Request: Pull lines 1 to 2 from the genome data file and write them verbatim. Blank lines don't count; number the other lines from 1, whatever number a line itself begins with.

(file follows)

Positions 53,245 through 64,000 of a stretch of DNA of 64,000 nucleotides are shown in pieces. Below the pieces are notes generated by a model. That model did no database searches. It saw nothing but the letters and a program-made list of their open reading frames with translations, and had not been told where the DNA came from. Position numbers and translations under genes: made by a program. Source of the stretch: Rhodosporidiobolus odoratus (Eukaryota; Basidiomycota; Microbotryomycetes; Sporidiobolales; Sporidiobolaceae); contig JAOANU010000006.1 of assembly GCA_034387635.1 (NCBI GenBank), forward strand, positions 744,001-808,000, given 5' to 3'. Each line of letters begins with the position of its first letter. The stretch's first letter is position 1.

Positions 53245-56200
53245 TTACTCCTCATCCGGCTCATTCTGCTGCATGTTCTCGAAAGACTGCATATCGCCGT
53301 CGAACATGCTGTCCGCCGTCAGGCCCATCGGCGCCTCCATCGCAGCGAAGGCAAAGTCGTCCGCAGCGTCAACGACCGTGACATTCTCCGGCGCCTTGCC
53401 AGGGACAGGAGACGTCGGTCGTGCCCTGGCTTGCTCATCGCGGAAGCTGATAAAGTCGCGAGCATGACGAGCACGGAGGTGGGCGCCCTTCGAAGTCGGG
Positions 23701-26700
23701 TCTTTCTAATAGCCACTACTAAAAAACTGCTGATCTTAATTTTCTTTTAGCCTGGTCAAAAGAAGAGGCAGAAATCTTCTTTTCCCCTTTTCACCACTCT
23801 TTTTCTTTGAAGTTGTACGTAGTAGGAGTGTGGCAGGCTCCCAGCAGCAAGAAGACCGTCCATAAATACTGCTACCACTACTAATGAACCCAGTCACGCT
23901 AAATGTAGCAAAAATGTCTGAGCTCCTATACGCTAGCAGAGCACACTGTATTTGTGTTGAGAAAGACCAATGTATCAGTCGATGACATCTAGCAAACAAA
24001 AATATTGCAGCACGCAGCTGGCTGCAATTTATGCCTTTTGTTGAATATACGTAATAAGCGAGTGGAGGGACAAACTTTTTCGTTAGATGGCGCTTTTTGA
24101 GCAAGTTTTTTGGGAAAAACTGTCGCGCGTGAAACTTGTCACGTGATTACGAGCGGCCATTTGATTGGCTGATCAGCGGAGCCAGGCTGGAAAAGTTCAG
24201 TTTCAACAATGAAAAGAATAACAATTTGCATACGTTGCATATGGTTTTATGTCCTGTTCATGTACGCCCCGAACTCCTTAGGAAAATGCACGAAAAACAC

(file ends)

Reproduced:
Positions 53,245 through 64,000 of a stretch of DNA of 64,000 nucleotides are shown in pieces. Below the pieces are notes generated by a model. That model did no database searches. It saw nothing but the letters and a program-made list of their open reading frames with translations, and had not been told where the DNA came from. Position numbers and translations under genes: made by a program. Source of the stretch: Rhodosporidiobolus odoratus (Eukaryota; Basidiomycota; Microbotryomycetes; Sporidiobolales; Sporidiobolaceae); contig JAOANU010000006.1 of assembly GCA_034387635.1 (NCBI GenBank), forward strand, positions 744,001-808,000, given 5' to 3'. Each line of letters begins with the position of its first letter. The stretch's first letter is position 1.

Positions 53245-56200